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Abstract

Little is known about pain and pain management in older adults who experience open reduction and internal fixation (ORIF) surgery. This qualitative descriptive phenomenological study explored two research questions: (a) What are the perceptions of pain and pain management in patients between 65 and 75 years of age, 48 hours after ORIF surgery in a community hospital? (b) What are the perceptions of adaptation after ORIF? A pilot study included four patients in two units of a Southern California hospital, followed by open ended, semi-structured interviews with 10 participants. Four themes emerged: (a) elderly patients experience different patterns of pain and coping mechanisms; (b) elderly patients experience pain after gaining consciousness from ORIF surgery; (c) effective pain management requires patients’ empowerment and opportunity to participate in pain management decisions; (d) elderly patients perceive adaptation as a process of change and acceptance. Multimodal pain management strategies, including regional opioids and systemic anti-inflammatories, could reduce post-operative, generalized bio-physiological stress experienced by elderly patients.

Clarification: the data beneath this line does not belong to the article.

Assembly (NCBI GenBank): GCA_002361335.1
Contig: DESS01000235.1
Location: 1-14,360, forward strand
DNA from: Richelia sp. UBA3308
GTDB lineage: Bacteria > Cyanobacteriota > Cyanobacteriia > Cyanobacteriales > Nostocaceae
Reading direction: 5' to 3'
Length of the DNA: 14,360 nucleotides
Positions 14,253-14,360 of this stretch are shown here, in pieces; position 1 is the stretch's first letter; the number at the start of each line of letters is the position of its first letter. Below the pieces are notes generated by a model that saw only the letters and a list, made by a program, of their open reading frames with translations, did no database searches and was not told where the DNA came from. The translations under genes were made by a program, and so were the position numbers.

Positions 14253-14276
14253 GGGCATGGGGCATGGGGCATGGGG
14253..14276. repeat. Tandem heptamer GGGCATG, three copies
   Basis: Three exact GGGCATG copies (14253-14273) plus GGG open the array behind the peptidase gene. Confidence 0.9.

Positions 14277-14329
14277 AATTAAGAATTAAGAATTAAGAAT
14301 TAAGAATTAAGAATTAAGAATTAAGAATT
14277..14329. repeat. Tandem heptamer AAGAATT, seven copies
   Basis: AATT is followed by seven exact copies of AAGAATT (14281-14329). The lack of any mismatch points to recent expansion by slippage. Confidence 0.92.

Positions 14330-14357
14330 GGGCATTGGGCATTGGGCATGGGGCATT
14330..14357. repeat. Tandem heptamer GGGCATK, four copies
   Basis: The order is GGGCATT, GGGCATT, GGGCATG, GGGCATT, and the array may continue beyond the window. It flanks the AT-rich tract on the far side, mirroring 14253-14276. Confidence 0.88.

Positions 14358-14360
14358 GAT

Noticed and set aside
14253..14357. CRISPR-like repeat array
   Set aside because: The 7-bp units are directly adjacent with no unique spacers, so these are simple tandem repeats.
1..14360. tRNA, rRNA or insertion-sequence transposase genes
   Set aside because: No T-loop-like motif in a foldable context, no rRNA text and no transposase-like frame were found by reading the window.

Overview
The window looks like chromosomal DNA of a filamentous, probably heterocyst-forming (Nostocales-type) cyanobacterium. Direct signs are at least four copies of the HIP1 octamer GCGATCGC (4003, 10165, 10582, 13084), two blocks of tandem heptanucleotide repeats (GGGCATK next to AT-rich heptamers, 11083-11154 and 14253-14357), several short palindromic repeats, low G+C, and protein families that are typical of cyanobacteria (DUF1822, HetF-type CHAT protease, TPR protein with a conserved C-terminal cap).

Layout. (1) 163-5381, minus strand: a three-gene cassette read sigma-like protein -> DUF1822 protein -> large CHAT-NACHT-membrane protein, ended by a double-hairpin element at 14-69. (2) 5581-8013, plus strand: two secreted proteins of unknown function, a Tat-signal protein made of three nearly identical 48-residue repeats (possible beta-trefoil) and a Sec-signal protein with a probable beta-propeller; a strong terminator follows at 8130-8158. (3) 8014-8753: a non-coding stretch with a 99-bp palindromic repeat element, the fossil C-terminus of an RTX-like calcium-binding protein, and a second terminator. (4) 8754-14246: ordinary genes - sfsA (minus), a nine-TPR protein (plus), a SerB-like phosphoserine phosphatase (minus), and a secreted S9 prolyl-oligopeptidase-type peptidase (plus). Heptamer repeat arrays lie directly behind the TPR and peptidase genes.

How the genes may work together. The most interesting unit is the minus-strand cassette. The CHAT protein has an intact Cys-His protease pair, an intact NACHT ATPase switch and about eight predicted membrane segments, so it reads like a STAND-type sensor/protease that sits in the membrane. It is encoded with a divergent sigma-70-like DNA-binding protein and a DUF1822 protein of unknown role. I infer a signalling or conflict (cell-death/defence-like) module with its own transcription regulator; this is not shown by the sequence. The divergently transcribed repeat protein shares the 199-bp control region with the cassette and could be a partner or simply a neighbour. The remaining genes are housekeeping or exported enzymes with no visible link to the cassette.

Keywords

Acute Pain, Chronic Pain and Osteoporosis, Effective Pain Management, Open and Reduction Internal Fixation (ORIF) Surgery, Elderly Patients, Phenomenology, Qualitative

Author Bio(s)

Sharon M. Whyte-Daley worked with patients in surgical and critical care areas during her career as a registered nurse for 17 years and as a nurse epidemiologist for 8 years. Correspondence regarding this article can be addressed directly to: jivaun12@email.phoenix.edu.

Acknowledgements

The author thanks the center for Educational and Technology Research, School of Advance Studies, University of Phoenix, for supporting the preparation of this manuscript.

Publication Date

7-15-2018

Creative Commons License

Creative Commons Attribution-Noncommercial 4.0 License
This work is licensed under a Creative Commons Attribution-Noncommercial-Share Alike 4.0 License.

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